Sparkling wine recommendations for the holidays.
By Louis Marmon
Gazette Newspapers December 21, 2005
Nothing says holidays like the pop of a cork and a tall glass of sparkling wine. Festive, fun and a bit extravagant, Champagne and other sparkling wines are a wonderful way to celebrate the joys of the season with family and friends. A vast amount of ‘‘bubbly” is sold is during the weeks leading up to the New Year and discounts abound as retailers compete for a share of this increased demand. The many varieties of available styles and prices make it easy to find one to fit your budget and holiday menu.
The traditional method of production (methode champenoise) creates the characteristic bubbles by a second fermentation within the bottles. The bottled are then slowly turned, or ‘‘riddled,” to force the dead yeasts into the neck. This labor-intensive process is one of the explanations for the high cost of premium Champagne. With the less expensive ‘‘Charmant” process, the second fermentation occurs in tanks and lower quality sparklers are made by pumping carbon dioxide directly into the wine.
While true Champagne is made only in one area of France, high-quality sparkling wines are produced in other parts of the world including California, Spain, Italy and even within different regions in France. Most are ‘‘brut” with no appreciable sweetness, but they also can be made (in terms of increasing sweetness) as ‘‘extra-dry”, ‘‘dry” (or ‘‘sec”), ‘‘demi-sec” (an excellent dessert wine) and the sweetest, ‘‘doux.” A ‘‘Blanc de Blanc” is made entirely from chardonnay grapes while a ‘‘Blanc de Noirs” is produced from pinot noir and pinot meunier. Sparking wine labeled as ‘‘Rose” is created by allowing the wine to sit on pinot noir skins to impart color, or by adding a small amount of pinot noir to the blend.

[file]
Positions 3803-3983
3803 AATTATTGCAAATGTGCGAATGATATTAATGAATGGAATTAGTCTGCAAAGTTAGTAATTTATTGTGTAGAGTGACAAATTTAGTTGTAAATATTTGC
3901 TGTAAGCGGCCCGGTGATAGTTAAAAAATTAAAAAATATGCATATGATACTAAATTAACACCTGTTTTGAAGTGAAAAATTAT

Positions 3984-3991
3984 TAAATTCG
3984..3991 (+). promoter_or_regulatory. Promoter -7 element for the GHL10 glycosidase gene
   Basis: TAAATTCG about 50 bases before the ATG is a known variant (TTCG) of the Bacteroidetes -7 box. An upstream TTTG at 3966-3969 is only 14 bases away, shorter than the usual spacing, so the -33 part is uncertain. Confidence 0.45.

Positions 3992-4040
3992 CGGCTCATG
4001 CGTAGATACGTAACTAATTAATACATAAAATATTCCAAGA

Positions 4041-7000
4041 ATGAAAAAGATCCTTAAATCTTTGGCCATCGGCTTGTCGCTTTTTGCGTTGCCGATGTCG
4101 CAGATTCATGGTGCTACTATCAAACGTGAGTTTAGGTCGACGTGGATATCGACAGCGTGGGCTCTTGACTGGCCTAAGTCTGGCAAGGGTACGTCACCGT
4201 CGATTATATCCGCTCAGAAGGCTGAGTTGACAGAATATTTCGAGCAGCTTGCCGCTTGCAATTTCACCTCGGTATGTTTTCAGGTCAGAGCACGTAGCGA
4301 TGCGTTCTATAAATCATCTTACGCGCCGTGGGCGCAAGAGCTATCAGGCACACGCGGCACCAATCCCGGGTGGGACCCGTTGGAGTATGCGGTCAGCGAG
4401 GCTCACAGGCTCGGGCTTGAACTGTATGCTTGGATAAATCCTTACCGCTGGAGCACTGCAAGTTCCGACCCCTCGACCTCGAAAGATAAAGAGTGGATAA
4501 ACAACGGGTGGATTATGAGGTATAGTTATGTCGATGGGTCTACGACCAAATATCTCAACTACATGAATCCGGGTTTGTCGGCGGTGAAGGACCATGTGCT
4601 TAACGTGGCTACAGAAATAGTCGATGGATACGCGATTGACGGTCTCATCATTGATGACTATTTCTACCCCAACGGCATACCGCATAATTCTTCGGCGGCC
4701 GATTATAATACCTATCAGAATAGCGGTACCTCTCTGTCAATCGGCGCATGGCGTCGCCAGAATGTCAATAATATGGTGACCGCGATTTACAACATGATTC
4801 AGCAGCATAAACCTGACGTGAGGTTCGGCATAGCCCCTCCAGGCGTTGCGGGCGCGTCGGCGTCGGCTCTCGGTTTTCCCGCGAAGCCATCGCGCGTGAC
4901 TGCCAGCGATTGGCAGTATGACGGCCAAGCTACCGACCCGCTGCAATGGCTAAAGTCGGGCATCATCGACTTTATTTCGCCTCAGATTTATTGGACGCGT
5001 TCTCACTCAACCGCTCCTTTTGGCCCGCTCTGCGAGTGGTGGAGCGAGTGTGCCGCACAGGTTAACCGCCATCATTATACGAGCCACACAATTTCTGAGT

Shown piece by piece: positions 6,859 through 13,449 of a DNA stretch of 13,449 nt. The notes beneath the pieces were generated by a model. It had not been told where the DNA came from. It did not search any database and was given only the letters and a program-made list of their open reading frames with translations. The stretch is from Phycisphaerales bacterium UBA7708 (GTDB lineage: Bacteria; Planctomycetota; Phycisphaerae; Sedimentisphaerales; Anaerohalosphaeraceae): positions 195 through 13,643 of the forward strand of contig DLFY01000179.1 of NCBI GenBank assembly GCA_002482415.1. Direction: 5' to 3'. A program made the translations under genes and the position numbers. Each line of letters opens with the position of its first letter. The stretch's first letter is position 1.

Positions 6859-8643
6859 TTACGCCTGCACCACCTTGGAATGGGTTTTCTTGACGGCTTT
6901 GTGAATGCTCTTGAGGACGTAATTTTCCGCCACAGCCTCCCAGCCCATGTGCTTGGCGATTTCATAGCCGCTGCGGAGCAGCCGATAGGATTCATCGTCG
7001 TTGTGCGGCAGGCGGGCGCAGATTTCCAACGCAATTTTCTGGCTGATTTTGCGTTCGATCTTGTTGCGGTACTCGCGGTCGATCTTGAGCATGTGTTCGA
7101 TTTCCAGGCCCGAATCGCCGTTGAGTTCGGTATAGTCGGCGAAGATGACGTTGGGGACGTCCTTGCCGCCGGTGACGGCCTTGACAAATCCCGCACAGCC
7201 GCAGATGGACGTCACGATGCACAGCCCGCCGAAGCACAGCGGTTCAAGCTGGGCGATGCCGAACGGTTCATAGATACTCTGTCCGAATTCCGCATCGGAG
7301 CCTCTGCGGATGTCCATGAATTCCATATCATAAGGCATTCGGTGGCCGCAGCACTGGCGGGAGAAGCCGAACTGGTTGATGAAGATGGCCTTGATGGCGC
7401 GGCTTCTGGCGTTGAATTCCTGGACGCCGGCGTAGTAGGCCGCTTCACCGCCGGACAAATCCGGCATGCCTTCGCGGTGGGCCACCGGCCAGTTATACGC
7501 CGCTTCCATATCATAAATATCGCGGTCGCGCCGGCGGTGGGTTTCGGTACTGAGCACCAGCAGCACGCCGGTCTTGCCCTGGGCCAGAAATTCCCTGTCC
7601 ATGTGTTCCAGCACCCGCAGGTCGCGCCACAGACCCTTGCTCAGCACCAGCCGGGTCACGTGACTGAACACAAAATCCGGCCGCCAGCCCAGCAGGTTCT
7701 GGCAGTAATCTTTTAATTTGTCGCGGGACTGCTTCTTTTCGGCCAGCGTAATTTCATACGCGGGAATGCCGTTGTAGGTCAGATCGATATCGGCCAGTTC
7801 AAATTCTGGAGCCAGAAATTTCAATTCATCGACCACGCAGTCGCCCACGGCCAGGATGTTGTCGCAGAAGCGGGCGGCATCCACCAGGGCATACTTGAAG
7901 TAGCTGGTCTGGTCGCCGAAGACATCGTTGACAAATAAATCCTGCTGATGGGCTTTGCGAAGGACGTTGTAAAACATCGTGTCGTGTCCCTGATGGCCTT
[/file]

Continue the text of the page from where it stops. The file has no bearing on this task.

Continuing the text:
Vintage wines are produced entirely from grapes harvested the year printed on the label while the less-expensive non-vintage offerings (NV) are blends of multiple years. Here are some NV recommendations for this year’s celebrations:
Gosset Brut Grande Reserve NV ($60): Established in 1584, Champagne Gosset, produces more than 80,000 cases a year, including this very aromatic sparkler with berry and biscuit flavors and an elegant finish. They also make the very good Gosset Grand Rose NV ($49), with toasty citrus notes and a floral finish.
Mumm Cordon Rouge Brut NV ($43): Adorned with a bold red stripe on the label, this is a well-balanced, creamy textured wine with floral and citrus notes.
Perrier-Jouet Grand Brut NV ($49): Very dry, with lemon and toast flavors and a nice crisp finish.
Soutiran Blanc de Blancs Grand Cru Brut NV ($50): Nutty aromas, with creamy honey and bread notes and a touch of nuts on the finish.
Heidsieck Monopole Blue Top Brut NV ($22): A great value for ‘‘real” Champagne, it has toasty honey and hazelnut flavors with a bright finish.
Louis de Sacy Brut NV ($38): Apple and honey aromas with bread dough and slight mineral notes and a touch of honey on the finish.
Charles Heidsieck Brut Reserve NV ($40): Biscuit, hazelnut and coffee flavors, with great balance and a beautiful finish.
Domaine Carneros Rose Brut NV ($34): A California producer owned by the Taittinger Champagne house. Smooth, creamy texture that has a rose scent, with cherry, citrus and floral flavors.
Freixenet Extra Dry Cordon Negro NV ($10): An excellent value, with spice and citrus flavors. Spain’s Freixenet also makes Freixenet Brut Cava Carta Nevada NV ($10) that has almond and peach notes.
Codorniu Cava Brut NV ($9): Also from Spain, with balanced toasty honey and apricot flavors and a nice finish.